The oldest known textiles found to date in the Americas are fragments of six woven textiles and cordage discovered in Guitarrero Cave in northcentral highlands of Peru. The weavings, from plant fibers, date to between 10100 and 9080 BCE.

In the South American Andes, wool came from camelids, primarily llamas and alpacas that were both domesticated by about 4,000 BCE. In the Inca Empire of the Andes, women did most of the weaving using backstrap looms to make small pieces of cloth and vertical frame and single-heddle looms for larger pieces.

Andean textile weavings were practical as well as symbolic and of ceremonial importance. They were also traded, used as currency and tribute, and as an indicator of social class and rank. Sixteenth-century Spanish colonists were impressed by both the quality and quantity of textiles produced by the Inca Empire. Some of the techniques and designs are still in use.

The Awamaki project is a 501(c)(3) non-profit organization in Peru that works to empower women’s associations. It partners with eight artisan cooperatives in the rural Peruvian Andes that still use  methods such as the backstrap looms to create traditional textiles. They provide women with training and vital access to global markets not previously available to them.

“I founded Awamaki in the belief that income in the hands of women is the best way to lift communities out of poverty,” said Kennedy Leavens, founder and executive director of Awamaki.

The objective of Awamaki, a Quechua word that means hand weaving, is to help women develop a sustainable source of income to increase their families’ quality of life and opportunities. The textile cooperatives weave, knit, spin and sew. Awamaki offers these women training in quality control, improved skills, product development and business.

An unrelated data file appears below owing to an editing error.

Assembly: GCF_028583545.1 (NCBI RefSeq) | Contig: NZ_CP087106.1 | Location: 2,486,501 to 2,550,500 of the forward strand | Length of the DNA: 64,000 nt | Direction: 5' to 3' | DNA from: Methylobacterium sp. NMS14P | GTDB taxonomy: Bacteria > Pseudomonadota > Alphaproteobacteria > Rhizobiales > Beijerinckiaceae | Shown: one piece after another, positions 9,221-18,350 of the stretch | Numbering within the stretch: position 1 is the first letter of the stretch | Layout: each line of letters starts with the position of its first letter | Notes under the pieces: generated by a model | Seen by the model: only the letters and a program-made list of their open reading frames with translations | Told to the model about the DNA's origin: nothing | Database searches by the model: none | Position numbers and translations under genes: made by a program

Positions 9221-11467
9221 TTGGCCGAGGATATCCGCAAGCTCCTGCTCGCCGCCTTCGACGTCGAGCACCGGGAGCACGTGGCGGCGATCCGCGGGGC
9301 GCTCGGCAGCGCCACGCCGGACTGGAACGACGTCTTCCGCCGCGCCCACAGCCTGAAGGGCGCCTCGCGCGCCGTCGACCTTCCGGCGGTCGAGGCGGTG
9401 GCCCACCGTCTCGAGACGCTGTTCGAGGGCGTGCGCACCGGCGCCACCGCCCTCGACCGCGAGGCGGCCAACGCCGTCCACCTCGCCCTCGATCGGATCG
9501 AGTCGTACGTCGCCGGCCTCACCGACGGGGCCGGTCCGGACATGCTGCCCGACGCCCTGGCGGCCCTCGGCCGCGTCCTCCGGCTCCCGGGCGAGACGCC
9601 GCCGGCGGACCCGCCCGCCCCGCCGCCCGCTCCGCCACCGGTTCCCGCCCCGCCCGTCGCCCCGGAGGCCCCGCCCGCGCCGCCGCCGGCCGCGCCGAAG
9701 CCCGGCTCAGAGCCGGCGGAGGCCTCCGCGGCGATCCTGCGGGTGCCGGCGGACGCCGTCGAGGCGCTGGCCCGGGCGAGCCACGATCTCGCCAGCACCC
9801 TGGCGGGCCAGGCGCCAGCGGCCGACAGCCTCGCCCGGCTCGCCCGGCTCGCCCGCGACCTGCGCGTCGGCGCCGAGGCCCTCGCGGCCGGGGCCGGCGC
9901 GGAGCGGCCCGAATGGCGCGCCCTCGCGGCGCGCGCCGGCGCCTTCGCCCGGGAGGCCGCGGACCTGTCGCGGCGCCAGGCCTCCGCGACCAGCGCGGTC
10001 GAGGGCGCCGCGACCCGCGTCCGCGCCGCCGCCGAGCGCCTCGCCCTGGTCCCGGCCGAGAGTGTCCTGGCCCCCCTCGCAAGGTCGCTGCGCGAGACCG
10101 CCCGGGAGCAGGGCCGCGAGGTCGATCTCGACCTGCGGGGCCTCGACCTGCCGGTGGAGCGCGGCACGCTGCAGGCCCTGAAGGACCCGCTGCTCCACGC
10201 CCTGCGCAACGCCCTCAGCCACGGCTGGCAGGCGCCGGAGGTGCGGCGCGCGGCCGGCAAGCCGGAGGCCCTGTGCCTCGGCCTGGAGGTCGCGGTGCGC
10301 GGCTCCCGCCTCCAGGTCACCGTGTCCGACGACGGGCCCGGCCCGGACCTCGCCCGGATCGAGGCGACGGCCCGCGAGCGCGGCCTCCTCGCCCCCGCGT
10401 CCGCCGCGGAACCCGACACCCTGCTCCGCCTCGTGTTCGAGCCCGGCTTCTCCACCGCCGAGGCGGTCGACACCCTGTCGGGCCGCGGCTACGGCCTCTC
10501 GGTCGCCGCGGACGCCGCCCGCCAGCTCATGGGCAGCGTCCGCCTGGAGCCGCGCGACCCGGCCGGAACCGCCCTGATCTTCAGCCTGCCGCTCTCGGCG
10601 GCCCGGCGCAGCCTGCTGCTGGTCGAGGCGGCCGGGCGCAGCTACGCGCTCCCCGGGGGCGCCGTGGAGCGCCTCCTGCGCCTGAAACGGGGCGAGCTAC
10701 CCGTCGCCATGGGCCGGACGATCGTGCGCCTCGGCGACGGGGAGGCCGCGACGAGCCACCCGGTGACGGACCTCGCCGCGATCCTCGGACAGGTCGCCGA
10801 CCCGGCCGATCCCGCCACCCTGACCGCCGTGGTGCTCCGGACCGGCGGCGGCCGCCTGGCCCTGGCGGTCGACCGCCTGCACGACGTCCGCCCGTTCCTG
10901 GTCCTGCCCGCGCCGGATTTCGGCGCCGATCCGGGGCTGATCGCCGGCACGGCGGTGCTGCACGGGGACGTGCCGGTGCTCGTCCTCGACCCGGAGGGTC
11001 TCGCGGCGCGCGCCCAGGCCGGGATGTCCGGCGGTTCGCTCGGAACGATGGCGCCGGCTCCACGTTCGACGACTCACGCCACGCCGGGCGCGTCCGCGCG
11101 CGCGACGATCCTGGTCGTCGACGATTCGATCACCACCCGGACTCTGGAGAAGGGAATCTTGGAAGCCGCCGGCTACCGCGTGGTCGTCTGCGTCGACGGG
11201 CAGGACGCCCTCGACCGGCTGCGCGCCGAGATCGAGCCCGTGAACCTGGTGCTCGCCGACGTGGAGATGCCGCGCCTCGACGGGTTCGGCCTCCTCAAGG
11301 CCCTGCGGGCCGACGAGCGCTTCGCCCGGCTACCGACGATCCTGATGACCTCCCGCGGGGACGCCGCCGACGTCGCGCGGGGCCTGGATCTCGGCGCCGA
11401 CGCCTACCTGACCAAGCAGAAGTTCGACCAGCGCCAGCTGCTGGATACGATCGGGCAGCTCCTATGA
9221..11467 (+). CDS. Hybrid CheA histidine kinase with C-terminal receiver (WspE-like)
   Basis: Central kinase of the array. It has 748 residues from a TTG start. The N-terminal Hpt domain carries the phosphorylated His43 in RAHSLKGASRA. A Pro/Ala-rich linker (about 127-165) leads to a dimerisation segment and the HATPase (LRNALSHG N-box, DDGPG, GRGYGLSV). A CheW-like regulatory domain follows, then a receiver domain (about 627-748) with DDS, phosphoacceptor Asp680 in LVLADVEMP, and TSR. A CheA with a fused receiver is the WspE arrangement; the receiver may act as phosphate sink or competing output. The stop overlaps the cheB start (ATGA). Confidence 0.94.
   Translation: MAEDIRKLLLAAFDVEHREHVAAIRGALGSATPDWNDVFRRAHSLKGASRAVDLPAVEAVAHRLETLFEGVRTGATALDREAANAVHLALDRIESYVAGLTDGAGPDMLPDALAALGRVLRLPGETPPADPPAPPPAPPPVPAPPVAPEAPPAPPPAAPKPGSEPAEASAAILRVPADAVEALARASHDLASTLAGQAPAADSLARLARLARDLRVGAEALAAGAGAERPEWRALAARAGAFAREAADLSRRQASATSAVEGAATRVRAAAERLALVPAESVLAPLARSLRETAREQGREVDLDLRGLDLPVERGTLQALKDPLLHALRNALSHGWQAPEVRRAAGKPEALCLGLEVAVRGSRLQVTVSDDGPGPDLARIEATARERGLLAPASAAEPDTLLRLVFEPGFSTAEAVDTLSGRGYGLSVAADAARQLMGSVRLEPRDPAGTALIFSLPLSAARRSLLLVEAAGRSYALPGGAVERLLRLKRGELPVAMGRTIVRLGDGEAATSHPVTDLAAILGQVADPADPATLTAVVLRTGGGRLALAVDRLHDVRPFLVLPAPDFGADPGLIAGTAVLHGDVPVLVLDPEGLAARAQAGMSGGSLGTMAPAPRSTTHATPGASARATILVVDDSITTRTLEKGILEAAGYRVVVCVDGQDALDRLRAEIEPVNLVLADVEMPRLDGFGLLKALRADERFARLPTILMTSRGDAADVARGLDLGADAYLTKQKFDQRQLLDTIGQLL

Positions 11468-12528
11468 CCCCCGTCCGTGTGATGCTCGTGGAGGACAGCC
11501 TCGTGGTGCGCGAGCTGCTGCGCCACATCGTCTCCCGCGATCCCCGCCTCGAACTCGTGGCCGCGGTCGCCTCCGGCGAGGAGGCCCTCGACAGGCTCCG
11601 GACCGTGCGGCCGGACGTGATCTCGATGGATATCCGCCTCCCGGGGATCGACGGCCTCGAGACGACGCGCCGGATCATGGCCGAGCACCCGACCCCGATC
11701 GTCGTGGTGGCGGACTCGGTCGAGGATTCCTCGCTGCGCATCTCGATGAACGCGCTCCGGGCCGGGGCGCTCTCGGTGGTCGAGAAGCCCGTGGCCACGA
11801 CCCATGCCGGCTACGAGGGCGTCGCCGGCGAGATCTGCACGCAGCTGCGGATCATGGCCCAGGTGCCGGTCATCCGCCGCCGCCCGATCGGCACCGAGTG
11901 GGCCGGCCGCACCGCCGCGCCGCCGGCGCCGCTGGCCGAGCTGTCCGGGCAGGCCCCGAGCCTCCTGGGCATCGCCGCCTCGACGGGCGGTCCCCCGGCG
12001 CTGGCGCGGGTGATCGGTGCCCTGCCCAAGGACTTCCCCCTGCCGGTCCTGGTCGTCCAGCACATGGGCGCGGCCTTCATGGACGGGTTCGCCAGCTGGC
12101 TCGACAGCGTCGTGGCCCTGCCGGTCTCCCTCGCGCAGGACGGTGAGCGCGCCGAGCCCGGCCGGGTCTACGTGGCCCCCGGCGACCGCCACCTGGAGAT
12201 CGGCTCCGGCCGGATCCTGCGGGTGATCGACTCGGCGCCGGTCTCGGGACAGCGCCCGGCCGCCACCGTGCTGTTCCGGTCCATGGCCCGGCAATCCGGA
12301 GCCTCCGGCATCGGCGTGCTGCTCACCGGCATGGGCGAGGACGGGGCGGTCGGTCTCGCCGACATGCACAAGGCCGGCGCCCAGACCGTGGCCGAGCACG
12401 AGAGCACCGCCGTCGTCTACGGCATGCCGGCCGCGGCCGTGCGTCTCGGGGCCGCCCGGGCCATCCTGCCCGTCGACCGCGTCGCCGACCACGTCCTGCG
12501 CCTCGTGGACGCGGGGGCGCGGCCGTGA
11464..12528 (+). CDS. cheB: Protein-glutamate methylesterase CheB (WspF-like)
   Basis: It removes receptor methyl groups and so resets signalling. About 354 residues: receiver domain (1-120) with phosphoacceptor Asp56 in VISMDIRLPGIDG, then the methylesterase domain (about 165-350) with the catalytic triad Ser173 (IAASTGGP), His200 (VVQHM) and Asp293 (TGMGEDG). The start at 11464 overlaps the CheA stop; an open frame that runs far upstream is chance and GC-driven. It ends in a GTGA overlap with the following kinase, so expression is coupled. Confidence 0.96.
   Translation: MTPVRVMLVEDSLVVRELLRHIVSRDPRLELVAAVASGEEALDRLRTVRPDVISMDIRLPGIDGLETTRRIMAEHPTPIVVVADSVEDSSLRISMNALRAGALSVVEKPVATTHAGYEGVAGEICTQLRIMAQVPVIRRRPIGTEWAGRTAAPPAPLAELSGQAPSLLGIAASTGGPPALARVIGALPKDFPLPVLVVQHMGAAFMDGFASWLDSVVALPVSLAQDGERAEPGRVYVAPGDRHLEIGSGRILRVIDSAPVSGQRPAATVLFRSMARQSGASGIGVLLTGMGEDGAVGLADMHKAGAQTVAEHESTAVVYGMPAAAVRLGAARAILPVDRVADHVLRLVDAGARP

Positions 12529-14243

A Seattle native, Leavens launched Awamaki in early 2009 with two staff members, a handful of volunteers and ten women weavers. The focus was on connecting women artisans to markets through a store and wholesale business, and through a tourism program.

Today nearly 200 women are learning not only how to survive in this fast-paced world, but how to improve their lives and the lives of their children. Most of them have been working with fabrics since they were small, learning the craft in their Andean communities. Awamaki supports the women in becoming leaders who can help transform their communities.

In the heart of these Quechua communities, you can engage with these women through an impactful and intimate community visit to learn more about the pre-Incan weaving traditions and the remarkable Andean indigenous culture that has managed to survive. You learn about backstrap weaving and how it relates to their culture and history. You will receive a demonstration of the entire process, beginning with how alpaca or sheep wool is hand spun into yarn, how local plants are used as natural dyes, and finally how the yarn is woven into the final product. After the demonstration, you also have the opportunity to try weaving yourself.

You can add this rewarding encounter to almost any Peruvian itinerary such as Peru Andes Adventure by Train.

 

This project is part of our ongoing commitment to global sustainability. For more about sustainable travel in Latin America, visit www.galapagos.com.

 

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Big Five

From: Big Five Travel

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